Commentary - International Journal of Respiratory Medicine (2023) Volume 8, Issue 1
Activity of dexamethasone in dialysis patients suffering from Covid 19
Ramadan Pegah *
Department of Surgery, North Khorasan University of Medical Sciences, Bojnurd, Iran
- *Corresponding Author:
- Ramadan Pegah
> Department of Surgery
North Khorasan University of Medical Sciences
Received: 31-Jan-2023, Manuscript No. AAIJRM-23-88967; Editor assigned: 03-Feb-2023, PreQC No. AAIJRM-23-88967 (PQ); Reviewed:17-Feb-2023, QC No. AAIJRM-23-88967; Revised:21-Feb-2023, Manuscript No. AAIJRM-23-88967 (R); Published:27-Feb-2023, DOI: 10.35841/aaijrm-8.1.134
Citation: Pegah R. Activity of dexamethasone in dialysis patients suffering from Covid 19.. Int J Respir Med. 2023; 8(1):134p>
COVID-19 has been shown to have an impact on the kidneys. Some individuals with COVID-19 have developed acute kidney injury (AKI), which is a sudden loss of kidney function. This may occur in severe cases of the illness, particularly in individuals who are hospitalized and require intensive care. Additionally, COVID-19 can lead to blood clots that can block blood flow to the kidneys, leading to AKI. In some cases, the AKI caused by COVID-19 can be severe and require dialysis. It is important for individuals with COVID-19 to receive prompt medical attention to monitor and treat any potential kidney complications.
COVID-19, Dialysis, Hospitalized, Kidney complications, Lung inflammation.
The COVID-19 pandemic has had a significant impact on dialysis patients. Due to the contagious nature of the virus, dialysis patients, who have weakened immune systems and often have underlying health conditions, are at a higher risk of severe illness and complications from COVID-19. The pandemic has also disrupted the availability and delivery of dialysis treatment, with some dialysis centres temporarily closing or reducing hours, and patients experiencing difficulties getting to appointments due to travel restrictions and fears of exposure to the virus. Additionally, the pandemic has increased stress and anxiety for dialysis patients, who are already dealing with the physical and emotional demands of their condition. In dialysis patients, respiratory illnesses can be especially serious because they may have weakened immune systems and underlying medical conditions such as chronic kidney disease. Some common respiratory illnesses in dialysis patients include pneumonia, bronchitis, and the flu. It is important for dialysis patients to receive prompt and proper medical care, as well as to practice good hygiene to prevent the spread of respiratory infections. This may include receiving vaccinations, washing hands regularly, and avoiding close contact with others who are sick. Patients with kidney problems who are diagnosed with COVID-19 may require special considerations for drug therapy. The following medications may be used to treat COVID-19 in patients with kidney dysfunction .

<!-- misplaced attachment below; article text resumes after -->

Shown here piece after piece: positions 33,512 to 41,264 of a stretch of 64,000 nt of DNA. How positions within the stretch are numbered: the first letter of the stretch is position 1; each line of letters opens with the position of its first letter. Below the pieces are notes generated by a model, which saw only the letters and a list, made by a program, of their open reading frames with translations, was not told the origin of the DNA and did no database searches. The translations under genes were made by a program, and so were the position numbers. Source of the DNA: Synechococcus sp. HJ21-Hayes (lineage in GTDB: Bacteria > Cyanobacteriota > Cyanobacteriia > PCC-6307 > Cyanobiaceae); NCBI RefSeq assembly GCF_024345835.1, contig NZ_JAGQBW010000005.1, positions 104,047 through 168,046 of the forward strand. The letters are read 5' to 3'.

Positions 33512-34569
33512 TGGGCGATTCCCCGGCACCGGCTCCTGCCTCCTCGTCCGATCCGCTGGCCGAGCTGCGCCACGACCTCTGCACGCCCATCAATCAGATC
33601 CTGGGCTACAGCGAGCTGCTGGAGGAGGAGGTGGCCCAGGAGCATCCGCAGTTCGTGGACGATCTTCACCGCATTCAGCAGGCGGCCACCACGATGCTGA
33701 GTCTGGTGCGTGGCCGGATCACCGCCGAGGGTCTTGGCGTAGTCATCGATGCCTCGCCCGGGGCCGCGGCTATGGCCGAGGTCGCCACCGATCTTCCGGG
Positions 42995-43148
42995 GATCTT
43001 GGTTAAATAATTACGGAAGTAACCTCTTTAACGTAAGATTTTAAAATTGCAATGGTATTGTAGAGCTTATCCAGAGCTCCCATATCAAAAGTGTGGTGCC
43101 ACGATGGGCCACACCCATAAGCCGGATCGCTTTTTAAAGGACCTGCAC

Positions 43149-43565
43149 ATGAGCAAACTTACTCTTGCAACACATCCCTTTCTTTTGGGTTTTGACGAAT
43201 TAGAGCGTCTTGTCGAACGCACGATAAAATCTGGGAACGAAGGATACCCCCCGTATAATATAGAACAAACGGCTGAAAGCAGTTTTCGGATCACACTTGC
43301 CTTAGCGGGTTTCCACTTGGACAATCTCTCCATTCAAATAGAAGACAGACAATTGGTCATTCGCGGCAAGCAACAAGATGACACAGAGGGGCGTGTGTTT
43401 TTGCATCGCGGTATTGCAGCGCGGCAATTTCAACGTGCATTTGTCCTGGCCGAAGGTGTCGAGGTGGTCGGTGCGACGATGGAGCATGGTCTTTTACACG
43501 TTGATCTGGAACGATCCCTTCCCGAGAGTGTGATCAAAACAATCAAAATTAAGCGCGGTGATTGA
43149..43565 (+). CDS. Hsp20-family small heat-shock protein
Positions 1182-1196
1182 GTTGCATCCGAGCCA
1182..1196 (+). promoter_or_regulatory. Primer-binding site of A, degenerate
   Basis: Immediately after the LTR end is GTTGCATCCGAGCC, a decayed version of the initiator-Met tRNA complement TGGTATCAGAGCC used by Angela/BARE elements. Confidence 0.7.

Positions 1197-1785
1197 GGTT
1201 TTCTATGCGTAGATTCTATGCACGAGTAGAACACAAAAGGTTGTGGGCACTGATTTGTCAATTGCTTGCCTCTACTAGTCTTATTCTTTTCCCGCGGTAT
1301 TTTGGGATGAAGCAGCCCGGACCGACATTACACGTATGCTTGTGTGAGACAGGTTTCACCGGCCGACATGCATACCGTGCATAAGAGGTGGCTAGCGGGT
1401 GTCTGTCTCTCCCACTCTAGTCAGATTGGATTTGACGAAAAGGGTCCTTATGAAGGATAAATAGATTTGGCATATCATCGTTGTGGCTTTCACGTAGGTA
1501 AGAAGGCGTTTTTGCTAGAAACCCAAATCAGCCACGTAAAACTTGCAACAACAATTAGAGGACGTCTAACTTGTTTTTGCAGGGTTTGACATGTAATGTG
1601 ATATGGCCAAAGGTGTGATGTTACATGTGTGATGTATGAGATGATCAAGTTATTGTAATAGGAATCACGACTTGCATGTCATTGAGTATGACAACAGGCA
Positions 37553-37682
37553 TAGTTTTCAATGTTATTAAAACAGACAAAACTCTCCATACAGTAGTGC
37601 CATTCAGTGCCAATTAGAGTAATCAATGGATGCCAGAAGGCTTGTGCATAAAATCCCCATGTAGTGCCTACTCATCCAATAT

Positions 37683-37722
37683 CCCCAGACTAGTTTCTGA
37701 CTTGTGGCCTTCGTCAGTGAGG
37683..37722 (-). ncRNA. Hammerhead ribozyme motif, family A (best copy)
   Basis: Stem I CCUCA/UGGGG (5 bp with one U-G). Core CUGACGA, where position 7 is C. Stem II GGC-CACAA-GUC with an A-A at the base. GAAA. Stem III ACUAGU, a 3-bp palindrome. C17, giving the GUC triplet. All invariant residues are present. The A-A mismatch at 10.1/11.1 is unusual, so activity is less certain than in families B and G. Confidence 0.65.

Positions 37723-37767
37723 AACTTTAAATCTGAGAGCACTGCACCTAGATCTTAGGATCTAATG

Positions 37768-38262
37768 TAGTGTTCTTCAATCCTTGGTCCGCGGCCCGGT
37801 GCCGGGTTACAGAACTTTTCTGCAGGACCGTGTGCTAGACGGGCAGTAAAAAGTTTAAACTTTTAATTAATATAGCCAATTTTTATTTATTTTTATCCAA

Remdesivir: A nucleotide analogue antiviral drug that has been authorized for emergency use by the FDA to treat COVID-19 in hospitalized patients. •Dexamethasone: A corticosteroid that has been shown to reduce mortality in critically ill COVID-19 patients, including those with kidney dysfunction.
Tocilizumab: An immunosuppressive drug that has been used off-label to treat severe cases of COVID-19, including those with kidney dysfunction [2, ].
Dexamethasone is a glucocorticoid steroid that has anti-inflammatory and immunosuppressive effects. In COVID-19 patients, it has been shown to reduce the risk of death in patients with severe and critical illness. The mechanism of action of dexamethasone in COVID-19 patients is not fully understood, but it is believed to work by reducing the overactive immune response to the virus that can lead to severe lung inflammation and respiratory distress. Dexamethasone has been shown to decrease the levels of cytokines, which are proteins produced by immune cells that cause inflammation. By reducing cytokine levels, dexamethasone can decrease the severity of the immune response and prevent lung damage. Additionally, dexamethasone can also improve oxygenation in patients with severe respiratory distress [ 3, 4].
However, it's important to note that dexamethasone is only recommended for COVID-19 patients who are hospitalized and require supplemental oxygen or mechanical ventilation. The use of dexamethasone in mild or moderate COVID-19 cases has not been proven to be effective and may even be harmful. The use of dexamethasone should always be guided by a healthcare professional and tailored to the individual patient's needs and severity of illness .
The use of corticosteroids as adjunctive therapy might be effective in patients with community-acquired pneumonia (CAP). Oral administration of dexamethasone is a practical and safer alternative to the intravenous route. Since patients hospitalized with pneumonia might have delayed gastric emptying, this study explored systemic exposure in terms of area under the concentration–time curve (AUC) of oral dexamethasone in patients hospitalized with CAP.
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